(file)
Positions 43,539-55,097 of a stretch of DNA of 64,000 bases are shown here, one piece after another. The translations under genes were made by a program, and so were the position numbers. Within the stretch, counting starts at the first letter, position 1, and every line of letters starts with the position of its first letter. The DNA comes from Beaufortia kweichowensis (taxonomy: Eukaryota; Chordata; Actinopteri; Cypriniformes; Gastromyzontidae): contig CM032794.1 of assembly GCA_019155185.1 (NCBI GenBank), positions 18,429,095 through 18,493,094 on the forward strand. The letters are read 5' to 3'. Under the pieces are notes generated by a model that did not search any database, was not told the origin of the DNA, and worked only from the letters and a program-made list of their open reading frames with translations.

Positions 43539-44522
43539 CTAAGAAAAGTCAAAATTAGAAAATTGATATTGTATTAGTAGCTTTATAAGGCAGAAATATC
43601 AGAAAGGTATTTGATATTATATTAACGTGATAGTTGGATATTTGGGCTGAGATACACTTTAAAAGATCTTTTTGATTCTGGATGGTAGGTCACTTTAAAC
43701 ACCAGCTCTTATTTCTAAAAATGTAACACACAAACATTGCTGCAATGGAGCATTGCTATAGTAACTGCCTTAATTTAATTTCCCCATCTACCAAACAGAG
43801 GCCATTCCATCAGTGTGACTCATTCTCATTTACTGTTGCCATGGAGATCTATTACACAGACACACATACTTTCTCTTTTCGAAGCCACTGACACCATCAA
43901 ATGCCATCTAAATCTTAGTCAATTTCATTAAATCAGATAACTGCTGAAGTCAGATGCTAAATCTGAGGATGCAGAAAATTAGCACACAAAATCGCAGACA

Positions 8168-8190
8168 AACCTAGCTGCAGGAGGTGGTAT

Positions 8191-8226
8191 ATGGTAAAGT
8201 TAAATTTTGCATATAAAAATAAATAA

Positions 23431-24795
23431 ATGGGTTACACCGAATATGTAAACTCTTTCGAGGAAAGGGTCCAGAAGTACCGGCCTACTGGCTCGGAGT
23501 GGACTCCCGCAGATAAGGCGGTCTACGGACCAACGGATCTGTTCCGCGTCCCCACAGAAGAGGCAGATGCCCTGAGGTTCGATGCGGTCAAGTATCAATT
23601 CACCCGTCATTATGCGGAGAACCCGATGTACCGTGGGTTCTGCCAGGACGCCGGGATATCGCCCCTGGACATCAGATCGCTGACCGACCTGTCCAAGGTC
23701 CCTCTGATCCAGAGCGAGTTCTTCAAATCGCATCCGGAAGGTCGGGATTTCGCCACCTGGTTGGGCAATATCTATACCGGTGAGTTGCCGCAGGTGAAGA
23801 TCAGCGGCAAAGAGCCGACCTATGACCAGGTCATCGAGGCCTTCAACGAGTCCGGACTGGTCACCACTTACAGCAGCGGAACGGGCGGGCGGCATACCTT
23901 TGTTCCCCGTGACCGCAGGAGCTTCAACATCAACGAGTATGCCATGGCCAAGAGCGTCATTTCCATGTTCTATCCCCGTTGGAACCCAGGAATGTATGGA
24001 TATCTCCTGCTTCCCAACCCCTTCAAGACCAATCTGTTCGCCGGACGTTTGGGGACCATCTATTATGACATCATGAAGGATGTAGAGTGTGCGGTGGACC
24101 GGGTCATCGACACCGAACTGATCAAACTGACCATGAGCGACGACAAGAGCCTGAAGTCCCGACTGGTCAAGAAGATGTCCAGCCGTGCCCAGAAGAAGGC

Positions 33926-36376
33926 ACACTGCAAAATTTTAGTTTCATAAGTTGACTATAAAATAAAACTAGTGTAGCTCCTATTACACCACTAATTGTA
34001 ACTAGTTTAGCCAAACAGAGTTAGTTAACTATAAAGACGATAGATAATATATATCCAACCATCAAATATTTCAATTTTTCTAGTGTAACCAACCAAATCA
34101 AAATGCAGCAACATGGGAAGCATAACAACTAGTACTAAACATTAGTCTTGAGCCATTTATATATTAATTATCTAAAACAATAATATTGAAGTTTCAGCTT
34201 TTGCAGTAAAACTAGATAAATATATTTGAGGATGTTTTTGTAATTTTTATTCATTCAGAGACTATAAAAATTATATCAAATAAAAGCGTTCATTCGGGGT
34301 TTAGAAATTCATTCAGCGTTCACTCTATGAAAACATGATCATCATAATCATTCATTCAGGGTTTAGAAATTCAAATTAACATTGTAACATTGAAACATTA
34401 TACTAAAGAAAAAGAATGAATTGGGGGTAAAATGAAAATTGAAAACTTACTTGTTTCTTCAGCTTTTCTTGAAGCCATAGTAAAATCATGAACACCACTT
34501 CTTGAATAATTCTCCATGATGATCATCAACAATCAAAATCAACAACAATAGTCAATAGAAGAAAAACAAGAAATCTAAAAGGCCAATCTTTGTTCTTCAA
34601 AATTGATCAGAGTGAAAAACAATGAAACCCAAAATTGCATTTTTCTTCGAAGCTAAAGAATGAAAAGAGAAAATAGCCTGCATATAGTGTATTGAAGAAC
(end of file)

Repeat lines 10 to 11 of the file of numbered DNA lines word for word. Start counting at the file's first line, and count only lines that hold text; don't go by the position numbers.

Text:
Positions 8191-8226
8191 ATGGTAAAGT